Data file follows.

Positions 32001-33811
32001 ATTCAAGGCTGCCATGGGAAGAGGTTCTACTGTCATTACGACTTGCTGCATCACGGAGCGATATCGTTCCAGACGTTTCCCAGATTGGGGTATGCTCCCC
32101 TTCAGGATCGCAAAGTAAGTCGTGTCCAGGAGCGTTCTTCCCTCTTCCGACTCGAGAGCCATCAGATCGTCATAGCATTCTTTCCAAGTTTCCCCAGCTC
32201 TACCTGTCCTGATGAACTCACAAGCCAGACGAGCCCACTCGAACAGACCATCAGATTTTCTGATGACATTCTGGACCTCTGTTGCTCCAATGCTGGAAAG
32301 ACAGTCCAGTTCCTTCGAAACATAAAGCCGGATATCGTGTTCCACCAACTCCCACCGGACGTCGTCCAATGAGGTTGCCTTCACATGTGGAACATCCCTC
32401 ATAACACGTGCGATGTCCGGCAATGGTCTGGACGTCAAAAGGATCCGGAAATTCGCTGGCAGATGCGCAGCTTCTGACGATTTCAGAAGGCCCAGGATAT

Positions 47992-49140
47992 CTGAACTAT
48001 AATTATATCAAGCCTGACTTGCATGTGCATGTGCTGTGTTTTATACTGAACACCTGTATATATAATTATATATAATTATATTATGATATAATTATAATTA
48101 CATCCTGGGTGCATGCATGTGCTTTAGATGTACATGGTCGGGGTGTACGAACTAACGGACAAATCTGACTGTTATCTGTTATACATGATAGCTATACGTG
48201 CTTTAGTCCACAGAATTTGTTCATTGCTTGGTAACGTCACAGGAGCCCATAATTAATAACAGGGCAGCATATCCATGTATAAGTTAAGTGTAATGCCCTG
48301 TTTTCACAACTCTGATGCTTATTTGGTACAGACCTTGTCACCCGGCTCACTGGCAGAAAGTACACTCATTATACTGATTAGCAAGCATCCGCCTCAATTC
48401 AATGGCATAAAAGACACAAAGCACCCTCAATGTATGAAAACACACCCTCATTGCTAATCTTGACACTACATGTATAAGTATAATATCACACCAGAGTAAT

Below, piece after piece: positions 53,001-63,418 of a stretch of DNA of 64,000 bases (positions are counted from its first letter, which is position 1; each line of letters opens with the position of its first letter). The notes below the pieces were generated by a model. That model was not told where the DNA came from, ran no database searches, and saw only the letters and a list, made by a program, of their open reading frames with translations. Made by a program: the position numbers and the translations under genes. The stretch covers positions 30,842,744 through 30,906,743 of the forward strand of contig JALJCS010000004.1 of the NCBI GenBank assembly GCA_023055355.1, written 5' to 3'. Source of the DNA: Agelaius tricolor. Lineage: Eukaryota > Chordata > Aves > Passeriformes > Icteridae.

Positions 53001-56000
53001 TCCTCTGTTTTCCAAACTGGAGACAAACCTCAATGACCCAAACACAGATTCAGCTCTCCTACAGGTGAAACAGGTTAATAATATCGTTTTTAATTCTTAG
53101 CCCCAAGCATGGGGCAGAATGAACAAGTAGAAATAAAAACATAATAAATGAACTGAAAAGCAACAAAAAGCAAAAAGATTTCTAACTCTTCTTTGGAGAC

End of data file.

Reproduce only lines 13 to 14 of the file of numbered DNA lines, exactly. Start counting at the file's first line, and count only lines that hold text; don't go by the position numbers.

48401 AATGGCATAAAAGACACAAAGCACCCTCAATGTATGAAAACACACCCTCATTGCTAATCTTGACACTACATGTATAAGTATAATATCACACCAGAGTAAT

Below, piece after piece: positions 53,001-63,418 of a stretch of DNA of 64,000 bases (positions are counted from its first letter, which is position 1; each line of letters opens with the position of its first letter). The notes below the pieces were generated by a model. That model was not told where the DNA came from, ran no database searches, and saw only the letters and a list, made by a program, of their open reading frames with translations. Made by a program: the position numbers and the translations under genes. The stretch covers positions 30,842,744 through 30,906,743 of the forward strand of contig JALJCS010000004.1 of the NCBI GenBank assembly GCA_023055355.1, written 5' to 3'. Source of the DNA: Agelaius tricolor. Lineage: Eukaryota > Chordata > Aves > Passeriformes > Icteridae.